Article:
The LGBT community simply wants the right to feel safe and protected equally, the same way as straight Americans. However, for some reason citizens seemed to have their heads in the toilet, focused on the fact that this bill would have allowed transgender individuals to use whichever bathroom they most identify. This would mean that women who have transitioned to men would be allowed to use the men’s bathrooms, and vice versa.
Immediate outcry was heard in the conservative state of Texas, and a successful fear driven campaign against the bill led to it being voted down by the voters. Many around the country wondered how this could happen in a liberal town like Houston.
The campaign against this bill used the same tactics that were used to keep gay Americans from adopting children and getting married in the 1970s. The opposition of the bill portrayed LGBT Americans as pedophile monsters who are out to hurt women and children.
Sadly, the LGBT community actually faces a higher number of sexual assaults than the straight community. The National Intimate Partner and Sexual Violence Survey found that 44 percent of lesbians are victims of sexual assault, rape, or stalking as opposed to 35 percent of heterosexual women. Additionally, 37 percent of bisexual men experience this compared to the 29 percent of heterosexual men.
However, other states that have passed bills to protect these rights have not experienced any higher rates of sex crimes or instances of sexual acts from its LGBT citizens. The only difference is that the LGBT community feels safer and can live happier lives.
Violence against those who identify as LGBT has been on the rise in 2015, up 13 percent from 2014, according to the National Coalition of Anti-Violence Programs. It is un-American to be treated poorly because of your sexual orientation, and there are some being murdered for it.
In the media, some LGBT individuals are being portrayed as child-hurting monsters which people should fear. When in reality, the LGBT community faces hate and violence everyday and is in need of protection in order to live safe lives.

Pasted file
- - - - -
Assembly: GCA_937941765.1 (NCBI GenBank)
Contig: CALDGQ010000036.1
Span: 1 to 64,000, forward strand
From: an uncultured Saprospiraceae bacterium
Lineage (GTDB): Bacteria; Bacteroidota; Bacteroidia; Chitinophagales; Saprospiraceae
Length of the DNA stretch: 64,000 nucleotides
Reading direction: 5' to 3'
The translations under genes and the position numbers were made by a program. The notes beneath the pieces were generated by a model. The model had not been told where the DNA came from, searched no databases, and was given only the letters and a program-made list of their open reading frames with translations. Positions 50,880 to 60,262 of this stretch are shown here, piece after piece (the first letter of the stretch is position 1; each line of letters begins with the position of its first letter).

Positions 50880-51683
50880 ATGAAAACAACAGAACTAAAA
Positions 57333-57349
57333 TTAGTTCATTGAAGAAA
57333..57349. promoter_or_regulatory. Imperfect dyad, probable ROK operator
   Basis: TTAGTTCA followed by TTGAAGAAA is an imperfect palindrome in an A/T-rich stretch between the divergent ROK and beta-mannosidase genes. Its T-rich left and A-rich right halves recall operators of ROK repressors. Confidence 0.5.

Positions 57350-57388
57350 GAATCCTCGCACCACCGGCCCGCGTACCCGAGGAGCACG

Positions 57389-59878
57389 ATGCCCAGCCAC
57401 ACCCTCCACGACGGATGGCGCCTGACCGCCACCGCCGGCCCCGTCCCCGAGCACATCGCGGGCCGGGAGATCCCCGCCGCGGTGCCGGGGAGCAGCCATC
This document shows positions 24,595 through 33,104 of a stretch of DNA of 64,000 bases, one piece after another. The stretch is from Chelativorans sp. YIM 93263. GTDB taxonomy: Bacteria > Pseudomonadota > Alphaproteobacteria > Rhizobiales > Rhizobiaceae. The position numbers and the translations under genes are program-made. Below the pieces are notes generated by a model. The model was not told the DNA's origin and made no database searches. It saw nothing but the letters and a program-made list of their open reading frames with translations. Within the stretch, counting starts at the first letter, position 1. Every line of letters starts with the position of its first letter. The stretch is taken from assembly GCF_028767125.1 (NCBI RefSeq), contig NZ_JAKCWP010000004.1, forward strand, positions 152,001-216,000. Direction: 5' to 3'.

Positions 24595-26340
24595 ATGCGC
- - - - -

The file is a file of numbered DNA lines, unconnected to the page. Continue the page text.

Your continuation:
Americans are obsessed with what their neighbors are doing and cannot simply mind their own business. Maybe, instead of trying to create a problem out of nothing, we can start to worry about the real problems our country seems to be ignoring.
The human race faces new troubles everyday, whether it’s a terrorist attack that kills Americans or that another teenager murdering his fellow classmates. It seems like now, more than ever, people should be coming together as a community instead of letting small differences tear us apart.
Braasch is an Aztec Press reporter and an activist for equal rights. He believes in a community that minds its own business.
by MICHEAL ROMERO
Quentin Tarantino stood with protesters at a RiseUpOctober rally on October 24. The remarks he made at the event about police actions have not been taken lightly by unions in Los Angeles and New York.
In his speech, he referred to police officers who used deadly force in confrontations as “murderers,” saying, “When I see murders, I do not stand by. I have to call a murder a murder, and I have to call the murderers the murderers.”
The response from the unions was to boycott his upcoming film, “The Hateful Eight.”
Any police response is completely unnecessary and the proposed boycott would be a waste of time.
We live in the United States and the First Amendment to our glorious Constitution entitles Tarantino to say whatever he wants in public. It allows the police to do the same, but they didn’t have to say anything.
Although many people love Tarantino’s films, he’s not in a seat of power. He’s just a concerned citizen. He’s no threat to police, because he asked for nothing other than justice. He didn’t ask for the “murder of the murderers.”
Tarantino isn’t black and he isn’t viewed as any kind of black hero. He’s not going to convince someone to do something they weren’t already going to do. He wasn’t gathering troops, he was lending his voice.
He isn’t New York Mayor Bill de Blasio, who made comments that showed a lack of support for police actions and received turned backs from officers during the funeral for Officer Wenjian Liu, who was shot on Dec. 20, 2014.
Tarantino’s comments should have just gone by.
The boycott for the film stems from a perceived lack of respect from Tarantino due to the sensitive timing of his speech, which was delivered four days after New York police officer Randolph Holder was fatally shot by a suspect he was pursuing.
The march in New York was planned weeks in advance, so it would have been impossible for anyone to anticipate that a police officer’s life would be taken the same week.
It’s understandable that the unions would be on edge for the heat they’ve been getting because of standout events that have claimed the lives of unarmed black citizens.
Not all officers would make the same decisions that were carried out in the contested “murder” cases.
People joining the police academy know the risks involved, and it’s hard to believe that candidates would go through training just to get the chance to shoot unarmed citizens. Police officers become police officers to uphold the law where it is challenged. They give their time to protect the community and serve the public trust.
It’s understandable that black Americans would be enraged by what seems to be a constant flow of incidents involving unarmed, black Americans that end in them seeing the coroner and not the courthouse.